The EU Sustainable Finance Disclosure Regulation (SFDR) lays down harmonised rules for financial market participants and firms proving non-discretionary investment advice (referred to as financial advisors) and came into force on March 10 2021.
The SFDR is applicable to MiFID II investment firms, management companies of undertakings for the collective investment in transferable securities (UCITS), and alternative investment fund managers (AIFMs) that are located in the EU. The SFDR applies to firms providing discretionary portfolio management (referred to as financial market participants).
Regulation (EU) 2020/852 of June 18 2020, the so-called Taxonomy Regulation, sets out an EU-wide framework (the first classification system) according to which investors and businesses can assess whether certain economic activities are ‘sustainable’.
The European Supervisory Authorities (ESAs) provided the ‘Final Report on draft Regulatory Technical Standards’ (SFDR RTS) on February 4 2021, completed by a draft set consolidated RTS integrating taxonomy-related product disclosures. The SFDR RTS will come into force on January 1 2022.
While the SFDR is targeting, among others, EU AIFMs, certain rules have a significant impact on non-EU based managers. This article will focus on the impact the SFDR (including the draft RTS and the Taxonomy Regulation) may have on non-EU AIFMs and on non-EU delegates of EU-AIFMs located outside Europe carrying out portfolio management or risk management functions for EU-AIFMs.
This article outlines the requirements imposed by the SFDR, the draft RTS and the Taxonomy Regulation and assesses how entities outside of Europe can be indirectly impacted.
Obligations under the SFDR
The SFDR requires asset managers to make a number of sustainability-related disclosures, both at ‘entity level’ and at ‘product level’.
The disclosure at entity level is the disclosure required by the asset managers and includes:
- Written policies on the integration of sustainability risks into their investment-decision making process;
- A description of whether they consider principal adverse impacts on sustainability factors in their investment decision making processes; and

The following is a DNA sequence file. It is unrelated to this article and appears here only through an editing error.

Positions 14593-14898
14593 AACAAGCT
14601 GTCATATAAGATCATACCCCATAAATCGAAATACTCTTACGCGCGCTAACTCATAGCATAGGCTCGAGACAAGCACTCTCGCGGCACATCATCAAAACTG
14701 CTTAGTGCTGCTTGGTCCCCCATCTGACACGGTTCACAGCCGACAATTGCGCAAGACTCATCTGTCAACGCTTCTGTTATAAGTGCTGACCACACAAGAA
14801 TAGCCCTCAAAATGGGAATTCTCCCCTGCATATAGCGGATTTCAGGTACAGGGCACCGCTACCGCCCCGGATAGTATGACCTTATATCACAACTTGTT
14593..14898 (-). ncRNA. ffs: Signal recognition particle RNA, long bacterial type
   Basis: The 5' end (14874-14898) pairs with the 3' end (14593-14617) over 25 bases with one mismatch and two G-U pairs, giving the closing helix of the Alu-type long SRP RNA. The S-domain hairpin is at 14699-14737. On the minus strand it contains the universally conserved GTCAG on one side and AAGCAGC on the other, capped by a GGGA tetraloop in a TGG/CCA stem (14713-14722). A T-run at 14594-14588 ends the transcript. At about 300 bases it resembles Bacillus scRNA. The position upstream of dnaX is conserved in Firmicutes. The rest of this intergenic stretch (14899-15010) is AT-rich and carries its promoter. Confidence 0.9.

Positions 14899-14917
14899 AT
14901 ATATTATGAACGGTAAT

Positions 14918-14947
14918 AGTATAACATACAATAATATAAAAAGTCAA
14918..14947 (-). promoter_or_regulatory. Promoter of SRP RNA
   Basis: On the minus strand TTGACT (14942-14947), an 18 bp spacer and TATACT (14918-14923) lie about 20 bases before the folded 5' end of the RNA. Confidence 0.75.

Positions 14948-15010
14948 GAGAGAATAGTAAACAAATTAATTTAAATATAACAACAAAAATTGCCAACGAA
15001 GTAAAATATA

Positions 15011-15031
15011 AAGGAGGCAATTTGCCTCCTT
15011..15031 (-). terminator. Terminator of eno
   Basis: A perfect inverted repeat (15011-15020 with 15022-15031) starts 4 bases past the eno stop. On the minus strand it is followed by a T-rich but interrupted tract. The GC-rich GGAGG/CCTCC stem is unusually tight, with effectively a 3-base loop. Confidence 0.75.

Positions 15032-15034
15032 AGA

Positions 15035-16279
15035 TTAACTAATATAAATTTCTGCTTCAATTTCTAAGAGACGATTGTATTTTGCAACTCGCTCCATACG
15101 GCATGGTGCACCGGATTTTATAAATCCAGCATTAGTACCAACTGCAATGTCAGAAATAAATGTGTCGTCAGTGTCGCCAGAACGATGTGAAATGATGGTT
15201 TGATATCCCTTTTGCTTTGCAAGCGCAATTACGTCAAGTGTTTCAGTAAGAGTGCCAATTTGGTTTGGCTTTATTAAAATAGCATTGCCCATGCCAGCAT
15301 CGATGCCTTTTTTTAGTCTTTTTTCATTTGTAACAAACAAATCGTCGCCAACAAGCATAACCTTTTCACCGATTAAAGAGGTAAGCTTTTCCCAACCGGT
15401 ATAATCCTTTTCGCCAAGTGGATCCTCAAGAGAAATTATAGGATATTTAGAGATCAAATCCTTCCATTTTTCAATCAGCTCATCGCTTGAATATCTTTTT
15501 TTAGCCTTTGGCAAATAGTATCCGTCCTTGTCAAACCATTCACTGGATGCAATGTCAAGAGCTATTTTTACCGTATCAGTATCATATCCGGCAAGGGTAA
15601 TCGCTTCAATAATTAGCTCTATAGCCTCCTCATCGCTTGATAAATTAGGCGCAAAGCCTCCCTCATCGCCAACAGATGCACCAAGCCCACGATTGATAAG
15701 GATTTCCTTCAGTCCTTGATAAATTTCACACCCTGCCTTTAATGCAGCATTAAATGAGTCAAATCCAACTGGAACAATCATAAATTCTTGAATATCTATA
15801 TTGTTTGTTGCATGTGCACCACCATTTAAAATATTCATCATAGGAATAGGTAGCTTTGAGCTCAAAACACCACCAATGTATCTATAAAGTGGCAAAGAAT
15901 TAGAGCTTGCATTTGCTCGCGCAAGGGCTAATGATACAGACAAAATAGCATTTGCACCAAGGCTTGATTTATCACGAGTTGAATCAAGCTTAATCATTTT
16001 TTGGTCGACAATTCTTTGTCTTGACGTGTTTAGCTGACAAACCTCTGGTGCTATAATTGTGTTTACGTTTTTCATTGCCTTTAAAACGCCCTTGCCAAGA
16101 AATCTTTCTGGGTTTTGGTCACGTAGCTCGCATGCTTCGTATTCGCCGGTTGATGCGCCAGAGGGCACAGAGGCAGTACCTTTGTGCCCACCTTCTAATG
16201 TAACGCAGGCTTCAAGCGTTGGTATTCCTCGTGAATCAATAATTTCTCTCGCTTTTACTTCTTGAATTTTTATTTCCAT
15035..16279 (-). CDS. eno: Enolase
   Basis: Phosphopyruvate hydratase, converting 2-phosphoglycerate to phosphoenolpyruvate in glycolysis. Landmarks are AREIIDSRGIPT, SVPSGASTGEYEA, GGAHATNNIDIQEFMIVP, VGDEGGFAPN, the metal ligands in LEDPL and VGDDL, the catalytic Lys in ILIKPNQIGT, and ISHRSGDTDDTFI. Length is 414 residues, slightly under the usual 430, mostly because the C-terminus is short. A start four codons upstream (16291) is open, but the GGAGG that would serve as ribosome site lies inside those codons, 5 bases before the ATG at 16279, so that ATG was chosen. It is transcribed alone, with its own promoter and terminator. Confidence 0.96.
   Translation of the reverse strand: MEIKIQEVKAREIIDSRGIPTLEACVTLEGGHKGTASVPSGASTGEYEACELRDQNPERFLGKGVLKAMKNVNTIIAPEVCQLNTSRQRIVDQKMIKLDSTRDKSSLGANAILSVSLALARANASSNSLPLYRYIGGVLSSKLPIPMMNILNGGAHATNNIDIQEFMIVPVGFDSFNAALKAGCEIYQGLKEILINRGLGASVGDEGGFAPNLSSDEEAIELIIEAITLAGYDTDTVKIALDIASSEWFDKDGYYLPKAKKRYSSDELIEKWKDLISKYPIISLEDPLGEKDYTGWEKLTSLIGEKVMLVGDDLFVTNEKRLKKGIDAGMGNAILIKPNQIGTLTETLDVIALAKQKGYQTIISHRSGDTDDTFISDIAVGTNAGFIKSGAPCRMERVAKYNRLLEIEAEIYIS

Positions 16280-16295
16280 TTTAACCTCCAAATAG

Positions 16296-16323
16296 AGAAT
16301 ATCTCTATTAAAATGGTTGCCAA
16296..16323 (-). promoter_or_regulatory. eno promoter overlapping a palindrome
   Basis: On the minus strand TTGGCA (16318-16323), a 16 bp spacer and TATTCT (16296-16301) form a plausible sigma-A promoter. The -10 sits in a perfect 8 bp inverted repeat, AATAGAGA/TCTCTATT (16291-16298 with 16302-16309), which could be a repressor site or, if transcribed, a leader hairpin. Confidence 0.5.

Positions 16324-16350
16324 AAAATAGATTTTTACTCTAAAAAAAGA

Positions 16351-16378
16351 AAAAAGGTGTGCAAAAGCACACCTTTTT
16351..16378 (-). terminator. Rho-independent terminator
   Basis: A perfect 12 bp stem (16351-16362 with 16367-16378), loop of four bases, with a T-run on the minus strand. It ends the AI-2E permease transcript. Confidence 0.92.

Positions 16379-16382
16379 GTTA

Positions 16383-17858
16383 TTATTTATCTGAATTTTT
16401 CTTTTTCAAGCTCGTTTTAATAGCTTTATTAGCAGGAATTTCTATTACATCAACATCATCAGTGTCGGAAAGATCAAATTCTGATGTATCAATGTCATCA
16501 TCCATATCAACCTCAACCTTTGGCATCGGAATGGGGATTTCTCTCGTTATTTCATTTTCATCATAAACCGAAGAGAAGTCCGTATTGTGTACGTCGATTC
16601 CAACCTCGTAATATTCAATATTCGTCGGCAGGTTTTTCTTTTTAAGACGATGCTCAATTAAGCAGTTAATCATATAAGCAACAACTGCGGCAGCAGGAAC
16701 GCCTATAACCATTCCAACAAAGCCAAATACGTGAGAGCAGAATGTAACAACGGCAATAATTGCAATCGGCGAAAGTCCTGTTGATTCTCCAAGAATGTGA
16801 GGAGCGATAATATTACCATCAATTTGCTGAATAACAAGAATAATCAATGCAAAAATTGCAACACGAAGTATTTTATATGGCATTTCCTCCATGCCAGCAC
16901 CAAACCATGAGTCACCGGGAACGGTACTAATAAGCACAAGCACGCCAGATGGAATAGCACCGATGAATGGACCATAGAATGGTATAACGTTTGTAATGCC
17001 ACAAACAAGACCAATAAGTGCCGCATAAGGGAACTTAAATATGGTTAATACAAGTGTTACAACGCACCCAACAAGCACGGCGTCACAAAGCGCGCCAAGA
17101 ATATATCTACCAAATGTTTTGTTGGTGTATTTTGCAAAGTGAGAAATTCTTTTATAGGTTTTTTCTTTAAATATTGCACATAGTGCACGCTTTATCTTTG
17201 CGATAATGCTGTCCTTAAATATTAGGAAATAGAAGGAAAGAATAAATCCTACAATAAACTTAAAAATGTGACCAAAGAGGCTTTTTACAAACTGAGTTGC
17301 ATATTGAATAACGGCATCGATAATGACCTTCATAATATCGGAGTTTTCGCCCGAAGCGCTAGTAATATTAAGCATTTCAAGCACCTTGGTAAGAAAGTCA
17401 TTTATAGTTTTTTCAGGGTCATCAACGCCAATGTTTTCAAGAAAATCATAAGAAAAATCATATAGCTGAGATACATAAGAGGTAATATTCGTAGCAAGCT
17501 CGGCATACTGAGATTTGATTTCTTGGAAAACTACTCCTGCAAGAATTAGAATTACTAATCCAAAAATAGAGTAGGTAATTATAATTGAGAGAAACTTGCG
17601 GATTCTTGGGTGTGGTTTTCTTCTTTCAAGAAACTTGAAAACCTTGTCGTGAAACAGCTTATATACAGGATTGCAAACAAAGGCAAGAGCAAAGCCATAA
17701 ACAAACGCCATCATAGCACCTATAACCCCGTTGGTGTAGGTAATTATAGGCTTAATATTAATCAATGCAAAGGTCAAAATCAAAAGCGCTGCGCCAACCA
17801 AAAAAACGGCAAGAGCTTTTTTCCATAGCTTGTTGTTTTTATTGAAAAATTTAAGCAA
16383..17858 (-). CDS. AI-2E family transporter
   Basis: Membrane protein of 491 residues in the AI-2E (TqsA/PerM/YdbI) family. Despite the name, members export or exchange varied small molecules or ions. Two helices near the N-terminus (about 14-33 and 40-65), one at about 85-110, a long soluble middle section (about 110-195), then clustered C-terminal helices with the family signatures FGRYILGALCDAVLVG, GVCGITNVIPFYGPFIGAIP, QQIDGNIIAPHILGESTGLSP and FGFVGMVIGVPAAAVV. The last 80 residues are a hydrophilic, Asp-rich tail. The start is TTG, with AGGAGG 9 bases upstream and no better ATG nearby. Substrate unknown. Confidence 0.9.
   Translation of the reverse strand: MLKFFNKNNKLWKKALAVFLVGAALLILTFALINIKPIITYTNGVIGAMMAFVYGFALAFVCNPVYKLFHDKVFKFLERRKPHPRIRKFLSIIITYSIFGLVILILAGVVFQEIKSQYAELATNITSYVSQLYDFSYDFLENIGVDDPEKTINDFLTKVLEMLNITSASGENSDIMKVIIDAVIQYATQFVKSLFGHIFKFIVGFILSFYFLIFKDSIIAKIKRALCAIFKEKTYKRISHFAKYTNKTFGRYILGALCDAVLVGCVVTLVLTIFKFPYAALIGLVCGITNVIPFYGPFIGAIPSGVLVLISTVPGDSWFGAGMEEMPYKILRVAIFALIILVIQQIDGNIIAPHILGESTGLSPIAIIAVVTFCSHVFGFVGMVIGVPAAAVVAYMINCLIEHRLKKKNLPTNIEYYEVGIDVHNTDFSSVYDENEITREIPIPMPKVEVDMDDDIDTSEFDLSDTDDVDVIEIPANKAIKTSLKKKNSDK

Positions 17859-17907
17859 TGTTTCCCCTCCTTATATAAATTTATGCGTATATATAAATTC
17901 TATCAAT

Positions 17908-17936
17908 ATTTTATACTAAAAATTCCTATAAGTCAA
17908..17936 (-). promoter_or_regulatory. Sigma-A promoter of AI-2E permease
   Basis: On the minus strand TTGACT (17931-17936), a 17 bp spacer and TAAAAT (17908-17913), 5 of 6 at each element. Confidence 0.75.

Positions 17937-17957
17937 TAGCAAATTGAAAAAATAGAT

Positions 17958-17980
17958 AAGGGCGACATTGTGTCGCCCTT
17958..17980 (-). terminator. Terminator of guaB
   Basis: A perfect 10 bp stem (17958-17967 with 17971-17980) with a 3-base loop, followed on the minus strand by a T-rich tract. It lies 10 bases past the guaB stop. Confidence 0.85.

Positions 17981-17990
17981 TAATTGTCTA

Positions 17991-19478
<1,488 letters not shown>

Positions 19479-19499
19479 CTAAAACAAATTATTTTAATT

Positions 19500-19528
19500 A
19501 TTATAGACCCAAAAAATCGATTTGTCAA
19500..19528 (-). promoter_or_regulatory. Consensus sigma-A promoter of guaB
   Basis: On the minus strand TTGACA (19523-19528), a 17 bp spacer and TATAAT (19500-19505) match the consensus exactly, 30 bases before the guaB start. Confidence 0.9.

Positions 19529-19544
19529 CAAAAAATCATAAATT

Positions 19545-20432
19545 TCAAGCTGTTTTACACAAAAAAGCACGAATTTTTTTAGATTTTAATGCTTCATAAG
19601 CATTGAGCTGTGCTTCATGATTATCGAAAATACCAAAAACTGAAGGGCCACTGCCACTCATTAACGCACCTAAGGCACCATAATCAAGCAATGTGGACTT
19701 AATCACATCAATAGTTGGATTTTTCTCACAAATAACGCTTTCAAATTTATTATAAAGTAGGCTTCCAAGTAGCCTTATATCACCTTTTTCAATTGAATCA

- How remuneration policies are consistent with the integration of sustainability risks.
At product level, the disclosures required are in respect of the funds and financial products that the asset managers manufacture and manage and includes:
- An explanation of how sustainability risks may impact financial performance (using qualitative or quantitative factors);
- Clear explanations of whether and how a financial product considers principal adverse impacts on sustainability factors;
- For financial products which promote ESG, information on how those characteristics are met;
- For financial products which have sustainable investment as their objective, a description of such objective providing information on the methodologies used to access, measure and monitor the impact of sustainable investments. Where an index is used, provide information on how the index is aligned with that objective and how it differs from a broad market index;
- For Article 8 funds, the website disclosure must describe the environmental or social characteristics (E&S) (including information on methodologies used to measure and monitor E&S characteristics including data sources, screening criteria, and relevant sustainability indicators used); and
- For Article 9 funds, the website disclosure must describe the sustainable investment objective of the financial product and overall sustainable positive impact by means of sustainability indicators (if an index is used, how it is aligned with the objective and how it differs from a broad market index).
The SFDR RTS are significantly elevating the regulatory provisions for mandatory minimum sustainability disclosures. They establish further requirements at entity as well as at product level (for Articles 8 and 9 products) and prescribe how certain disclosures under the SFDR have to be made in terms of content, methodology and presentation.
SFDR RTS: reporting on the principal adverse impact
If asset managers decide to take into consideration the principal adverse impact (PAI) of investment decisions on sustainability factors, they must publish a statement (on their website) along with a description of the due diligence policies including information on the identification and prioritisation of the PAI and indicators and a description of the PAI and of any actions taken in relation thereto or, where relevant, planned to be taken and information on responsible business conduct codes and adherence to internationally recognised standards for due diligence and/or reporting.
“From June 30 2021, managers with more than 500 employees will have no choice but to take the PAI into consideration.”
If the PAI is not taken into consideration, clear reasons must be published as to why this was not done, including, where relevant, information as to whether, and when, they intend to consider PAI.
From June 30 2021, managers with more than 500 employees (including as a parent of a group) will have no choice but to take the PAI into consideration. Others below this threshold may still choose not to do so.